Ransomware Attack Shuts Down Fuel Pipeline Supplying the East Coast

Colonial Pipeline reported a cyber-attack that resulted in a halting of their fuel pipeline operations to the East Coast per sources including this Bloomberg article originally posted on May 8, 2021. Just days before the U.S. National Security Agency (NSA) called for a review of operational technology (OT) security in U.S. critical infrastructure operations.

“President Joe Biden, who’s spending the weekend at Camp David, was briefed on the incident Saturday morning, the White House said,” per the Bloomberg article. “Hacking threats to critical infrastructure have been growing, prompting the White House to respond last month with a plan to try to increase the security of utilities and their suppliers. Pipelines are a specific concern because they play a central role in so many parts of the U.S. economy.”

“Colonial is a key artery for the eastern half of the U.S. It’s the main source of gasoline, diesel and jet fuel for the East Coast with its system from Houston as far as North Carolina, and New York.”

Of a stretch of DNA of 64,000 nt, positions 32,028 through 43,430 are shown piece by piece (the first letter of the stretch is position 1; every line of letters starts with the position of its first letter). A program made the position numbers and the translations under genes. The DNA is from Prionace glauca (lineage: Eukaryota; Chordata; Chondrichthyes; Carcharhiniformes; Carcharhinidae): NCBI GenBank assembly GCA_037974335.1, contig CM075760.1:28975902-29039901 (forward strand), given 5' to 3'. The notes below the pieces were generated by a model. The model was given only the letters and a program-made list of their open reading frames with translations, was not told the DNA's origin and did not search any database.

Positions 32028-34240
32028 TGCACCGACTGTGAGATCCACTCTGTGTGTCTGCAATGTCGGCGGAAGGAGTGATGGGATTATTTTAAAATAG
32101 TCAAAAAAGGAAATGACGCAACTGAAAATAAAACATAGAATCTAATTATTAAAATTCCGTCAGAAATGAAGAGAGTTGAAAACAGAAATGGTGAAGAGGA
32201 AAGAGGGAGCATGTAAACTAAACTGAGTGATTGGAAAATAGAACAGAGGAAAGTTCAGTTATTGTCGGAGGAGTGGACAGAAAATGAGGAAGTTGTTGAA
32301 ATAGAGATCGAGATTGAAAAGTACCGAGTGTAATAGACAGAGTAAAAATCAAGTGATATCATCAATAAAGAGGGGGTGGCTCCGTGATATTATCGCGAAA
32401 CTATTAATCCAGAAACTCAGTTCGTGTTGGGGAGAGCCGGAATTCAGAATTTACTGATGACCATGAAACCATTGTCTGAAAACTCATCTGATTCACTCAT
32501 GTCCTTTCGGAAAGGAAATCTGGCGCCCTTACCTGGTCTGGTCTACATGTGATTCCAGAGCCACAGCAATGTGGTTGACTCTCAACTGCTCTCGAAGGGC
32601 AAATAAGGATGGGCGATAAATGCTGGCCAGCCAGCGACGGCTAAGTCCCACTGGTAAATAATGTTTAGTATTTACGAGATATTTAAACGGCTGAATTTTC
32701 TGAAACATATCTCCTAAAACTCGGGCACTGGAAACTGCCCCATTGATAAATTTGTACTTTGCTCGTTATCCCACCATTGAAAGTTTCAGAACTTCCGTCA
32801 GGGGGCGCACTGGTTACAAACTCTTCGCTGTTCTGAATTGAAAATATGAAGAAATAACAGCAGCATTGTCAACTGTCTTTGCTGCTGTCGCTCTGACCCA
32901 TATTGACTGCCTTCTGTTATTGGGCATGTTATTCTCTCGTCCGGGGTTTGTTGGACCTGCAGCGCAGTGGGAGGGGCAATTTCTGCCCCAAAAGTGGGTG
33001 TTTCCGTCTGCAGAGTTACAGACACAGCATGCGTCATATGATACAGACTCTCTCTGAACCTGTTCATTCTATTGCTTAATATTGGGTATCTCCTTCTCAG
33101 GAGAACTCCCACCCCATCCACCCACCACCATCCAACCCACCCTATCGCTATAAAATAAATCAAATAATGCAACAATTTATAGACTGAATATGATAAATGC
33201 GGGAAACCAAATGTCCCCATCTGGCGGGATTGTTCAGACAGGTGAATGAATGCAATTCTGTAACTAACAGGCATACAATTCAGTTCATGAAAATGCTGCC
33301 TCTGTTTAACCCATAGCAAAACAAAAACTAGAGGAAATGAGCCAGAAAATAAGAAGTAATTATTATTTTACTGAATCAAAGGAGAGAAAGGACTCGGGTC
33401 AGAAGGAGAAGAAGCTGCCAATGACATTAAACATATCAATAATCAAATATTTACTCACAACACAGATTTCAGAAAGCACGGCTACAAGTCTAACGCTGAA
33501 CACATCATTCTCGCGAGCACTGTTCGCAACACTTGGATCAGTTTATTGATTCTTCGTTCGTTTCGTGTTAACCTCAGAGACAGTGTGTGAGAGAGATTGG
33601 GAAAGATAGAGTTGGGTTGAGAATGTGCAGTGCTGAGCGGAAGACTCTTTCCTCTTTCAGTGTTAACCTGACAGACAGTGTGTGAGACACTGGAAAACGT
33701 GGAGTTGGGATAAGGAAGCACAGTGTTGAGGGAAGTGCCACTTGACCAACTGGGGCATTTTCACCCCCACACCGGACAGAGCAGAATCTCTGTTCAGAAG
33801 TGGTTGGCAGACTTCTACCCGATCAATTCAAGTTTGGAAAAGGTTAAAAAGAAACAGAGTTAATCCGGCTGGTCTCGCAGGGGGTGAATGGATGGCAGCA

The largest in the U.S., Colonial Pipeline transports 2.5 million barrels or 100 million gallons per day of refined petroleum products or nearly half of the East Coast’s fuel supplies. Per Bloomberg, Colonial Pipeline reported its 5,500-mile pipeline operation was at a standstill.

Current Situation – What We Know

Confirmed in statement on the Colonial Pipeline website:

  • The Discovery: Colonial Pipeline learned they were the victim of a ransomware cyber-attack on May 7, 2021.

  • Impacted Systems: All pipeline operations were stopped by Colonial Pipeline to contain the threat. Some IT systems were also affected.

  • Remediation and Recovery Efforts: Colonial Pipeline is currently working with a third-party cybersecurity firm, reportedly FireEye, to investigate the attack and is taking steps to understand and resolve the (Read more...)

*** This is a Security Bloggers Network syndicated blog from The Mission Secure Blog authored by Roark Pollock. Read the original post at: